Where to buy, best varieties and ordering tips

Where to buy, best varieties and ordering tips

The dried flower trend is still going strong two years after it came back into fashion — and it's not hard to see why. Aside from looking great on your kitchen counter or windowsill, these low-maintenance flowers offer a lot of perks. “Because they don’t need light or water, they’re perfect for rooms with little natural light, second homes, rentals and workplaces,” says florist Catherine Whitchurch, who set up her preserved flower company, Sheda, in 2018.

They're also much better for the environment than your weekly fresh batch. “A lot of the cut flowers we buy were grown abroad,” Catherine continues. “Their short lifespan means that they must be transported quickly by air in temperature-controlled conditions. Preserved and dried stems do not need this special treatment, and they last much longer, too.”

In fact, dried flowers can last for years with care, making them a much less wasteful option. Unlike artificial stems, they are 100% natural and biodegradable, so if you are concerned about your carbon footprint, they are a very good option.

Best dried flowers to buy

A quick Google search should help you find some beautiful bouquets, but we recommend looking at places like Trouva, Not On The High Street or Etsy, where you'll find plenty of small, independent florists who specialize in dried flowers. Many of them sell a range of varieties by stem so you can mix and match.

If you don't want to arrange your own bouquets, Sheda has a range of dried and preserved bouquets, seasonal floral decor boxes as well as letter box bouquets that make great gifts.

Alternatively, there are plenty of kits available online with detailed instructions on how to create your own dried flower wreath, as well as providing everything you need to make your own dried flower wreath for your kitchen.

Bloom & Wild Party Dried Flowers
Achillea yarrow natural yellow dried stems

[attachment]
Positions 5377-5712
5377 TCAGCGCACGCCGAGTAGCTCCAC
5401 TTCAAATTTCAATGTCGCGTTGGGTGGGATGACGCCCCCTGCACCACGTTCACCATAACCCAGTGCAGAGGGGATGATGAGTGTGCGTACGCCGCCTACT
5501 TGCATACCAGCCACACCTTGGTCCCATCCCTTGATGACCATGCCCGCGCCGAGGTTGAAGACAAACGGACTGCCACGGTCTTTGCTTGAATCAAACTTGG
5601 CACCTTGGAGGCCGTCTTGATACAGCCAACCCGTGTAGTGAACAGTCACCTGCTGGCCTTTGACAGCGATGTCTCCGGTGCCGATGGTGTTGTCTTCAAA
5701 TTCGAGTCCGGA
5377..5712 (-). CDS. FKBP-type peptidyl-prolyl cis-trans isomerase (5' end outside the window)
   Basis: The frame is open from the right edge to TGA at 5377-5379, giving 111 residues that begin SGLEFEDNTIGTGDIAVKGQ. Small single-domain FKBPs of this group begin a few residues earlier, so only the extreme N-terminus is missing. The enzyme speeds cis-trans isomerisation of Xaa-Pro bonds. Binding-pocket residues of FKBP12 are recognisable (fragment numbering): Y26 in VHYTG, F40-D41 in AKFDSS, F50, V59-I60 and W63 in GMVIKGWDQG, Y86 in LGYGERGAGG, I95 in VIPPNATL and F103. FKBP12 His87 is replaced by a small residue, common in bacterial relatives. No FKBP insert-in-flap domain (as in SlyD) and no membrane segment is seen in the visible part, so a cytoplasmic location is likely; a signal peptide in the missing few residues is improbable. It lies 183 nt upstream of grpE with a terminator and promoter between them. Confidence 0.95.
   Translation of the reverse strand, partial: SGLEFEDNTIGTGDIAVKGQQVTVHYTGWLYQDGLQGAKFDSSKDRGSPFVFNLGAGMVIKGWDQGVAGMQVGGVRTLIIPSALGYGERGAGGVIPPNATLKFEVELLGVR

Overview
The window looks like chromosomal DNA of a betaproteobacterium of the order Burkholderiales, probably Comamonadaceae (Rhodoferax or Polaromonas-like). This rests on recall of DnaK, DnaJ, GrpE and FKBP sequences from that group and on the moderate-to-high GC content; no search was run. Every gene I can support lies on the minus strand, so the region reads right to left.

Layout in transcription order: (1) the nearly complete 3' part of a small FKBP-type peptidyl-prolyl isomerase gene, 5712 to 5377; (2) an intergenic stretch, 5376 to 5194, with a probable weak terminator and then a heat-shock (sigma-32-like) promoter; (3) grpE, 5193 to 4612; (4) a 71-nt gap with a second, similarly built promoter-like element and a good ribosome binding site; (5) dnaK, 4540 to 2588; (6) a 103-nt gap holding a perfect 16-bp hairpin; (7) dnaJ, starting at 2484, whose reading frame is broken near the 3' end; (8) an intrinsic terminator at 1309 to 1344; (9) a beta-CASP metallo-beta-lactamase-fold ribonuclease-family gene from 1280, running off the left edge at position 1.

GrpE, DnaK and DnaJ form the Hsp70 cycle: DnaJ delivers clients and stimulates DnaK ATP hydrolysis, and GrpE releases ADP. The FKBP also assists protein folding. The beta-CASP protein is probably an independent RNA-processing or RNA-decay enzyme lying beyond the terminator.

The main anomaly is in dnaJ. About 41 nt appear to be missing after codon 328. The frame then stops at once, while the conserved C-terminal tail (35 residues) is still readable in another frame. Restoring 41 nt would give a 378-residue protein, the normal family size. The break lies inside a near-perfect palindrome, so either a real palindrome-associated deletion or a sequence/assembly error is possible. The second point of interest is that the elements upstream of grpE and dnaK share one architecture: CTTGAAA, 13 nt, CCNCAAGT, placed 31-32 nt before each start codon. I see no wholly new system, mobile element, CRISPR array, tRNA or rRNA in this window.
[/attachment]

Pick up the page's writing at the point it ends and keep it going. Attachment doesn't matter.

Little Natural Yellow Deer Achillea Yarrow Dried Stems
Natural brown young cortaderia pampas grass
Natural brown small deer wide cortaderia pampas grass
Natural Dried Blue Globe Thistle Echinops
Natural dried small blue deer Echinops thistle
A set of 3 dried palm kernels
Beautiful set of 3 dried palm trees by Lucy
Dried yellow gypsophila
Maison du Monde dried yellow gypsophila

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A handful of dried bubbly
Natural flowering cloud grass
Small deer of natural flowering cloud grass
Natural dried lavender bouquet
Little Deer Dried Natural Lavender Scented Collection
Natural Dried Pink Rabbit Tail - Lagurus
Small Deer Natural Dried Pink Rabbit Tail – Lagurus
Dried natural cotton stalks
House of Coco Dried Natural Cotton Stems

How to care for dried flowers

Fortunately, there is no trick to caring for dried flowers, they're pretty much foolproof. All you have to remember is to keep it out of direct sunlight and not get it wet. Preserved flowers may look fresh, but they will deteriorate quickly if you place them in a vase of water.

“If you put dried flowers anywhere that is damp, they will rot,” says Penny Hemming, head gardener at Riverford, who has resumed running dried wreath workshops at the farm. “To clean it, just give it a good blast with a hair dryer.”

How to dry flowers at home

Drying your flowers is simple. Keep them dry and out of the sun, and you should have plenty to enjoy for the foreseeable future in just a week to 10 days. “I hang them upside down on a string in my house,” Benny says. “Keep the group small, as if you have a big, huge group of stems, it will take longer.”